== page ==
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The Tasteful Nude The Tasteful Nude

The Tasteful Nude Says Farewell—to this Column, Not the Strip Club

The Tasteful Nude Says Farewell—to this Column, Not the Strip Club:

Welcome to The Tasteful Nude, in which stripper, comedian and writer Kasey Koop gives us a point-blank look at life onstage and backstage in L.A.’s strip club scene. Today, we bring the series to a close, with some final thoughts from Koop on what she’s learned in the club.

Whenever high school gets brought up, just about everyone claims to have been a “floater”: someone who bounces between cliques and circles without cleaving to any single one. I was a floater, and I still am. Docking with groups and lovers just long enough to itch for freedom, stumbling into different tribes, falling in and out of love (usually over the course of a drug high and come-down) and saying yes too much have colored my L.A. years and landed me here in the strip club. If someone had told me, a year ago, that I’d get to write a column about my misadventures in stripping for Playboy, I probably would’ve been too thick in the haze of alcohol detox to understand a word. In all sincerity, the opportunity to write The Tasteful Nude has been surreal and glorious. Making the inner workings of such a misunderstood and stigmatized lifestyle accessible to the public has been a gift that, at times, I didn’t feel deserving of.

Stripping has afforded me a whole lot more than the car I started doing it for. From confidence in my body and personality to female friendships to a healthy outlet for my sexual energy, it’s the closest I’ve had to a job with benefits. Fears once kept me from dancing—the primary one being that selling sex would render me undateable. This fell by the wayside once I realized I had been single half a decade anyway. Sometimes I don’t think I’m meant to find love. Life provides me with all the elements of a boyfriend: guy friends to flirt with, customers who compliment me, girlfriends who offer heartfelt conversation, best friends who look after me and my mom playing hard-to-get with her approval. Patrons ask how a girl like me is single. Because the only way I can trust a man is on a leash? Because I once started a fight with a guy to see if my then-boyfriend would defend my honor?

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I don’t purport to speak for all sex workers, but I’m grateful to help undo a few stereotypes by telling my story as a comedian and Manic Pixie Dream Whore who happens to strip. I’ve received messages from strippers thanking me for my representation of our industry and men who were flabbergasted by the depth of my writing. I’ve been visited at work by millennial fans of the column, male and female, who thanked me with cash. Above all, I’m excited I made my stripper family proud. My regulars and coworkers lifted me up when everyone else had understandably evacuated the forest fire of my life. Stripper integrity—staying fiercely true to oneself no matter what—pushed me to be my truest self.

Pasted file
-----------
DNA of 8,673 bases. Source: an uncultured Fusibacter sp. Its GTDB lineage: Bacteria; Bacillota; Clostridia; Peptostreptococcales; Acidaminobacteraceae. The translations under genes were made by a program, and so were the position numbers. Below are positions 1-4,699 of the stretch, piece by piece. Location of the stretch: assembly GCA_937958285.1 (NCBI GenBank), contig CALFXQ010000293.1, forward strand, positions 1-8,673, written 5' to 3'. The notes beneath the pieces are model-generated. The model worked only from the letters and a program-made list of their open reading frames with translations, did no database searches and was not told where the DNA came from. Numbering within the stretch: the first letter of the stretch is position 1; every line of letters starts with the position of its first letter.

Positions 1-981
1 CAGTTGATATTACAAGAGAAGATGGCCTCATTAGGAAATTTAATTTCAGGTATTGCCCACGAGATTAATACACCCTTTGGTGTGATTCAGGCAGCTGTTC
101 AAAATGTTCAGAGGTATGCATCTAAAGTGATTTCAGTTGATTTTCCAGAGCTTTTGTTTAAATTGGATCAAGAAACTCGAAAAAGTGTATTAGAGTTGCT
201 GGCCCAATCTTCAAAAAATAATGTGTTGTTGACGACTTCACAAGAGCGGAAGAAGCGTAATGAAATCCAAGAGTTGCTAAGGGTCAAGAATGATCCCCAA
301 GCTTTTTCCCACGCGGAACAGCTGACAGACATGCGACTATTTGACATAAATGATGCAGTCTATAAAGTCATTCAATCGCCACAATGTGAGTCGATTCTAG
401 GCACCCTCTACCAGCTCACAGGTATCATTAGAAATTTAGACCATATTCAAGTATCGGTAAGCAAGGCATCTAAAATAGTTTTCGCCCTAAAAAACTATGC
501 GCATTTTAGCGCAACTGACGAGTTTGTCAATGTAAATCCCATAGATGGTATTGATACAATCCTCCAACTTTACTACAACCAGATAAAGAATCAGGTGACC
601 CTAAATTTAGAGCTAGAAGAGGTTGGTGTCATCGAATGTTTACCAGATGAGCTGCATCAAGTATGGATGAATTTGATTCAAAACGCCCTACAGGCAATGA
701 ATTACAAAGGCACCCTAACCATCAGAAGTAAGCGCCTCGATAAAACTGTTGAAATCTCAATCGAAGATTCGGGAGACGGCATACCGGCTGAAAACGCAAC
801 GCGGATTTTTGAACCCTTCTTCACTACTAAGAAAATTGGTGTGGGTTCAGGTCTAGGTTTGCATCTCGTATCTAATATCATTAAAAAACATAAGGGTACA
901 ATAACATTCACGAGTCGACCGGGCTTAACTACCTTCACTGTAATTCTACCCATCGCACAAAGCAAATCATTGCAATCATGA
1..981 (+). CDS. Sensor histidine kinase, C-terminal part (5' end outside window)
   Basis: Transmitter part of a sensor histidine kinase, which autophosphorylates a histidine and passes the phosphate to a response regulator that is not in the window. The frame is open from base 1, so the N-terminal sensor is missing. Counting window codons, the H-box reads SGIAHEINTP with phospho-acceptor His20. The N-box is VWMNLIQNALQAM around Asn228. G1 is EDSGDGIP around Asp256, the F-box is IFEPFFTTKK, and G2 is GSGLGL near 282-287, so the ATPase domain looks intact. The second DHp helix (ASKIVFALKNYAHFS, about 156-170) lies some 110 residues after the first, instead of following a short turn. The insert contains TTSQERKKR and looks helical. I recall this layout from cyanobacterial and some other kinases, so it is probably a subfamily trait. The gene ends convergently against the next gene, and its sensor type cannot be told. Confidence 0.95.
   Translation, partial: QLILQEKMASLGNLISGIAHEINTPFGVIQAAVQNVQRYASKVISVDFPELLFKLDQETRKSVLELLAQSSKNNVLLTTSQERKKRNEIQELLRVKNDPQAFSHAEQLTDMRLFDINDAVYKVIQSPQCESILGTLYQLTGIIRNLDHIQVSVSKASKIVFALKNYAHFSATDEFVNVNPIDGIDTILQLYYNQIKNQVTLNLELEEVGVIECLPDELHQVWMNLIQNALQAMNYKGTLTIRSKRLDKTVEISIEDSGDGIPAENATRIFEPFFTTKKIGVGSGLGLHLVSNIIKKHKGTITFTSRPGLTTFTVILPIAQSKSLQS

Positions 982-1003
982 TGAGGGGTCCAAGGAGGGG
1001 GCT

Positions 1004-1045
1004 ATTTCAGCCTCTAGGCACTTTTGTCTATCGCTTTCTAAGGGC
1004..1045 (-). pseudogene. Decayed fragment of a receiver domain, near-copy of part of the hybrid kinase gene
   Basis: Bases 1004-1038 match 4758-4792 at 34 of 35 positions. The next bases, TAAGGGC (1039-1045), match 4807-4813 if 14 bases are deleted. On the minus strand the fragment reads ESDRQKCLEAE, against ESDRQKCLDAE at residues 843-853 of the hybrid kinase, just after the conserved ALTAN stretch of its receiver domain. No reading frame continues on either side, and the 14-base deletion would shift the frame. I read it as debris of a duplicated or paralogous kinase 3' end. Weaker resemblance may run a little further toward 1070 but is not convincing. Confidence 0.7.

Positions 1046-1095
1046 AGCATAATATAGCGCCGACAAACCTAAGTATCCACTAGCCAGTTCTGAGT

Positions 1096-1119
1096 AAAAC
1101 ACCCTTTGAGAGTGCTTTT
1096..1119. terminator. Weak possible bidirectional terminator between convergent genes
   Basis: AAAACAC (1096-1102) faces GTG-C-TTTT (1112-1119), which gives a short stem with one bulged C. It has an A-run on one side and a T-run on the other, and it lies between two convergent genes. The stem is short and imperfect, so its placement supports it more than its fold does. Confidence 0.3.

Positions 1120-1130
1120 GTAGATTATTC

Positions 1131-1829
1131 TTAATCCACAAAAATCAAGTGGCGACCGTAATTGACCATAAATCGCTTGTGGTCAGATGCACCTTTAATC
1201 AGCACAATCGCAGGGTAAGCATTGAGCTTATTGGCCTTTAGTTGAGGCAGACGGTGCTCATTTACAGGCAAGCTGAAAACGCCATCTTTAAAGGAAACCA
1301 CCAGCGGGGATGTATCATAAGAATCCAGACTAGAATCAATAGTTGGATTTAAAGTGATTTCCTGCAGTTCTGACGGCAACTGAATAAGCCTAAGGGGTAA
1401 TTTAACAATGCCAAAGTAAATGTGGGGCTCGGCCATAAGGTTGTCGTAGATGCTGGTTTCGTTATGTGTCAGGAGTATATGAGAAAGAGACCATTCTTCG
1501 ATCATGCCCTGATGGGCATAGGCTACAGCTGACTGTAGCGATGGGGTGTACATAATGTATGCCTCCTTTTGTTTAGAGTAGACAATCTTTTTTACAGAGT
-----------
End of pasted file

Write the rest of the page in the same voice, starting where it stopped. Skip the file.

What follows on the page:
The job of stripping, which consists of dancing and flirting, is cake, but the stigma surrounding it is dangerous. Quite literally: It has long been used to justify violent crimes against us. Outside of physical harm, the most damaging part of this perfectly legal profession is the tendency to look down on us like we have no agency—the pressure to lead a double-life while serving as society’s projected sex shame.

Everyone wants to be a stripper. At least, that’s what people tell me when they find out about my occupation. They say they’d do it if they had the body, the rhythm, or if they were female. In reality, stripping is not some dark art; anyone can get into it, but not everyone has thick enough skin. Men imply that stripping is the easy route by saying they’d do it if they were girls. Rest assured, you would all be housewives. Not that raising children is a breeze but it is a more widely accepted lifestyle.

Strippers are tough for a reason. As fun as the job can be, it’s not for the faint of heart. When girls ask me how to become a dancer, I tell them: If you don’t have the courage to audition, you probably won’t have the balls to stick around. You have to know who you are and have the wherewithal to discern who to associate with and how to create boundaries—because make no mistake, there are no background checks. Nobody holds your hand through being a baby stripper. You earn your rank all on your own.

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Everyone wants the freedom of expression but not the judgments that accompany it. I’ve seen every variation of stripping, from pole athletes to burlesque dancers to kooky performance art onstage, where an audience member brushed me off at my place of employment by saying, “I’m here for the anti-stripper show.” If sex is a weapon, a woman who knows her sexuality is a soldier, and a woman who sells it is a green beret.

I may always feel like a floater, but I’m less lost than I was before I started stripping. I’ve learned how to stand up for myself and that there is no shame in embracing my sexuality. The other night, a man at the club exploded when I told him not to point his camera at me. “You women think you’re feminists and empowered now!” he screamed.

I am, in fact. On both counts. And my work won’t end with the closure of this column. A ho never gets tired.


Find all 21 installments of the Tasteful Nude here.


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